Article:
Gabriela: For me, there isn’t the kind of pressure that if you don’t perform you won’t get the money you should be getting. Instead, my company is trying to get you to think that your own success is intertwined with the success of the company. There are good incentives to work hard and we have also a certain amount of shares in the company, so if it does well we benefit too.

Giuseppe: I personally feel pressure, but I love what I do, so for me it’s fine. But I have seen a lot of cases of people burning out – especially young people. I think because there are a lot of young managers, who get into leadership roles without having the tools or strength to resist the pressure.

How do you find the work-life balance? 

Giuseppe: I feel like I’m working all the time, but again, that’s because I love my job and I want to, it’s not necessarily the expectation, it’s not like in the US. In Berlin tech startups, there is a tendency to slow down around 6pm.

Gabriela: For me, the work-life balance compared to previous jobs is very good. Telecommuting is great, there are flexible starting times and last-minute holiday requests are usually approved. I think it’s very good for people with children and more complex schedules. 

How many days holiday do you get?

Gabriela: We get 28 days holiday per year.

Giuseppe: We get between 23 and 30 days holiday per year, depending on how long you’ve been working in the company.

What are the career progression opportunities like?

Gabriela: Very dynamic. For myself, I don’t see a clear career path at the moment, but I see a lot of movement happening and people moving to different roles. There is a feeling of being in a constant state of change. 

Giuseppe: If you join a startup at the right time, you can very easily become a manager very quickly.

READ ALSO: EXPLAINED: How to boost your career chances in Germany

What was different about working for a Berlin start-up than you expected?

Gabriela: I thought that working from home would be easier, because I hadn’t done that much before, but I find it much harder to be engaged than I expected. I think a lot of startups (in Berlin) are struggling now to find the right balance between the competing interests of their employees – some of whom want to be fully remote and others who want to come more regularly to the office.

Giuseppe: Before I started working for tech startups I had this romantic image that they were all led by geniuses with big ideas who started in their garages. But in reality, I’ve found this emotional, big-dreaming side to be lacking. There are a lot of people who work for startups who just see it like any other job.

A work team exchanging ideas with notes on a whiteboard.

A work team exchanging ideas with notes on a whiteboard. Photo: picture alliance/dpa/dpa-tmn | Christin Klose

What are the best things about working for a Berlin tech start-up?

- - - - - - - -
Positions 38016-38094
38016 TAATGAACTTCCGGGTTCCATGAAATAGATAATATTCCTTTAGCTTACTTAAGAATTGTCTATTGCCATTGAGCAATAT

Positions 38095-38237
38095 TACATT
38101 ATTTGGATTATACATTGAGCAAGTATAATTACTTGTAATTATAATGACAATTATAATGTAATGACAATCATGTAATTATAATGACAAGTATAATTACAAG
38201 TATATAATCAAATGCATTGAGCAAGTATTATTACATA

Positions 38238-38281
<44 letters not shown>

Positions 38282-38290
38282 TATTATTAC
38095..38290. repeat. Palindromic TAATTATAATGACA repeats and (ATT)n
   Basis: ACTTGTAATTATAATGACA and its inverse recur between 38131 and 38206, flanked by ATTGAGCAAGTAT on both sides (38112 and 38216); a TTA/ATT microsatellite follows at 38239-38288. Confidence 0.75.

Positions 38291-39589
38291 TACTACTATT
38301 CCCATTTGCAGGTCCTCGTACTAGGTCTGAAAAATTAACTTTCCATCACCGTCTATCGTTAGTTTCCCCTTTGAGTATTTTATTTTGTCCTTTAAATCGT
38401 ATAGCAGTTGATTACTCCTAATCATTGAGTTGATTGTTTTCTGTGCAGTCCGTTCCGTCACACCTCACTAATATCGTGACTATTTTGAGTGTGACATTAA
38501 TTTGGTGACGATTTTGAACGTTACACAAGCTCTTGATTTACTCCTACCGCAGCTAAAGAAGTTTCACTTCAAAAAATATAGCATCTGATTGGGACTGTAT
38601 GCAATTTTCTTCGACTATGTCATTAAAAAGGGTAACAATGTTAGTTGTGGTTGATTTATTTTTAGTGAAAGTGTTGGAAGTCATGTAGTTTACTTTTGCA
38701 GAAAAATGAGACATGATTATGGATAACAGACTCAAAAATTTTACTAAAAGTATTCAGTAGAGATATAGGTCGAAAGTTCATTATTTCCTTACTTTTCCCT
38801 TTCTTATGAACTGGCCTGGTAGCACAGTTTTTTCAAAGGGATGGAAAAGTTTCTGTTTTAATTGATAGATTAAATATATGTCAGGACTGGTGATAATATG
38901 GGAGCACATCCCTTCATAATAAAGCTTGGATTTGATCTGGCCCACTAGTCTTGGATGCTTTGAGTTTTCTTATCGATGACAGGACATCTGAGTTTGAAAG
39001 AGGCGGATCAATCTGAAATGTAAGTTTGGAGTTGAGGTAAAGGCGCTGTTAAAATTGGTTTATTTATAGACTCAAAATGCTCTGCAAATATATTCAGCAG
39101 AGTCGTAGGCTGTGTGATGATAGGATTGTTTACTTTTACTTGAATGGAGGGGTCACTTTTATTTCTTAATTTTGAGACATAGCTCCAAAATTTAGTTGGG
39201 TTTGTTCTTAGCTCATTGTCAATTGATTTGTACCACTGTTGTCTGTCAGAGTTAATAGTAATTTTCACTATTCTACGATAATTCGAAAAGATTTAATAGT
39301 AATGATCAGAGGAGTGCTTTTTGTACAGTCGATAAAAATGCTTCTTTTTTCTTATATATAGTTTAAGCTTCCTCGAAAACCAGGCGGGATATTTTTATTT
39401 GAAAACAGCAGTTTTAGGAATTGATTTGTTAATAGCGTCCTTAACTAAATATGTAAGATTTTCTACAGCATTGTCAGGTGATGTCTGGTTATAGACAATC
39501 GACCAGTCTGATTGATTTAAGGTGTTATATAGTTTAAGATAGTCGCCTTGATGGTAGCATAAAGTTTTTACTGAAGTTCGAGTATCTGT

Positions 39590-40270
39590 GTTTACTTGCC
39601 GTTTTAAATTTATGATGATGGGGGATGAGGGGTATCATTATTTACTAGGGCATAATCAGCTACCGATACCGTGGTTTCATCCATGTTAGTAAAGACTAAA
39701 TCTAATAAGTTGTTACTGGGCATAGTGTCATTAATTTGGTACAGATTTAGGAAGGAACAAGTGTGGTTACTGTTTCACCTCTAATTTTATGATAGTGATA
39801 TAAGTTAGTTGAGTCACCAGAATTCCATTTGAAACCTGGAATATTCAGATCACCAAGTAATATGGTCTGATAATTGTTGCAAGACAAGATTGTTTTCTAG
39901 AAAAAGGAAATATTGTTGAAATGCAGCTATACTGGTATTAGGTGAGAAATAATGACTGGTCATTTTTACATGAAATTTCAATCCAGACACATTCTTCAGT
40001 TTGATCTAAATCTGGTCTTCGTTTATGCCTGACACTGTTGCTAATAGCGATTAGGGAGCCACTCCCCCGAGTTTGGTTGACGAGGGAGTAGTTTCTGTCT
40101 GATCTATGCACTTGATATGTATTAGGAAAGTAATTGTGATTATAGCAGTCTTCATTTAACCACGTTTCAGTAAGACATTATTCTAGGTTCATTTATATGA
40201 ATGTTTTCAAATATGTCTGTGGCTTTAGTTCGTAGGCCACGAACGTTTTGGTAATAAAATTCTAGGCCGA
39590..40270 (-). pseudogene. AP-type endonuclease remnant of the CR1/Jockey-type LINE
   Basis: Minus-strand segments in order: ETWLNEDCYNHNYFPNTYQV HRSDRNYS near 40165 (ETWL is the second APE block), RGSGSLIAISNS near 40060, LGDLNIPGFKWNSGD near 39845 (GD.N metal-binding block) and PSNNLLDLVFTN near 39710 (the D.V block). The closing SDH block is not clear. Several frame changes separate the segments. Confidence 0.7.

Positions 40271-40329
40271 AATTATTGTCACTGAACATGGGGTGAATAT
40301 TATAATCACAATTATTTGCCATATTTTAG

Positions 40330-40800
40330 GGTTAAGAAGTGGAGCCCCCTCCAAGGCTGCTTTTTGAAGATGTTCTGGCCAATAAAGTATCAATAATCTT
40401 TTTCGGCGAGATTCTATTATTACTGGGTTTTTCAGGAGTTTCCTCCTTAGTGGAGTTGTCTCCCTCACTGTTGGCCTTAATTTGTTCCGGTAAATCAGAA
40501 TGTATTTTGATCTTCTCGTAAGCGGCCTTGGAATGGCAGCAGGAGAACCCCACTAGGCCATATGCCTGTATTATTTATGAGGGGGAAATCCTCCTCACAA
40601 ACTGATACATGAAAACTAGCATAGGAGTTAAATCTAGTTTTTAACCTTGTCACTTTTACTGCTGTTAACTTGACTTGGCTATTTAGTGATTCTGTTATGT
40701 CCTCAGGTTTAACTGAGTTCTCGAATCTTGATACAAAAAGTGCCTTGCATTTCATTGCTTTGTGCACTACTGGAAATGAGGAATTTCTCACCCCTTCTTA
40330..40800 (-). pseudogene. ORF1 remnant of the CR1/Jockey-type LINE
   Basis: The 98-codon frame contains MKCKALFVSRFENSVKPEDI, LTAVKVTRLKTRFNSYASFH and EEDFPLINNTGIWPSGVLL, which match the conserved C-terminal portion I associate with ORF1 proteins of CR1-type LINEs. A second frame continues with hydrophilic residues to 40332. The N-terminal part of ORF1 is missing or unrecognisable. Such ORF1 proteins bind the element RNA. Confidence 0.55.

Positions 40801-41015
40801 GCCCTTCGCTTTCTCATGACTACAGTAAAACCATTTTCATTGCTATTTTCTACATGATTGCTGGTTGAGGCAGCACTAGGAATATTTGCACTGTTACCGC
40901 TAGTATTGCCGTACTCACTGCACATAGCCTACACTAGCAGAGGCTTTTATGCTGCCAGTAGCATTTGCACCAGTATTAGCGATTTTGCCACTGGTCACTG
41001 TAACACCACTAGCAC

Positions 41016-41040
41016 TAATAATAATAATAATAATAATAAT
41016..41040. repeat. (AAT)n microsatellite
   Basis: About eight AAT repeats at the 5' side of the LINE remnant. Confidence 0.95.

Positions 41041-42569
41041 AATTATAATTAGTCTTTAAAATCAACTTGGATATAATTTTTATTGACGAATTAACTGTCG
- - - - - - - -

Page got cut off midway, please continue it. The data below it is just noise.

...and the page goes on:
Giuseppe: You can make an impact with what you do, to build a product and say it’s mine. There is also creativity and freshness in the team dynamics. I was deeply unhappy in the years I spent working for big corporations because I didn’t know what the goal was. In startups, the objectives are clear.

Gabriela: You can grow with the company, and there are a lot of positions opening all the time, and it’s very common for startups to promote internal talent.

READ ALSO: EXPLAINED: The German regions attracting startups

What are the worst things about working for a Berlin tech start-up?

Gabriela: Sometimes it can be hard to keep up with the pace of change. It sometimes feels like we are constantly onboarding new people or people are changing roles and there is a slightly chaotic feel to things. The buzzword “agility” is used and abused, and sometimes means staff is expected to go along with anything and everything.

Giuseppe: In the tech start-up world here there seem to be a lot of people who get into the top jobs because they speak a lot, not necessarily because they are the most competent. There is a lot of networking and self-promotion required to push yourself forward. It’s also not a good environment for people who don’t like change, because things change a lot. 

Do you think Berlin is a good place for foreigners to work?

Gabriela: Yes, definitely. You have a lot of choice when it comes to places to work – so it’s unlikely you’ll have to stick at a job which
you don’t like. It’s also a big help for foreigners that most startups in Berlin don’t require German language skills.

Giuseppe: Definitely. For me, the mix of cultures and ideas in the workplace is really inspiring and motivating. And, of course, the city of Berlin itself is full of cultural events and has a great night life – so it’s a great place to live for when you want to detach from work too.

Do you have any advice for anyone thinking about joining a tech start-up in Berlin?

Giuseppe: Try to develop an entrepreneurial mindset instead of an employee mindset as soon as possible. Always look for opportunities, don’t take things personally, don’t think about what happened yesterday, and focus on the now. 

Gabriela: Be open-minded and be prepared for change.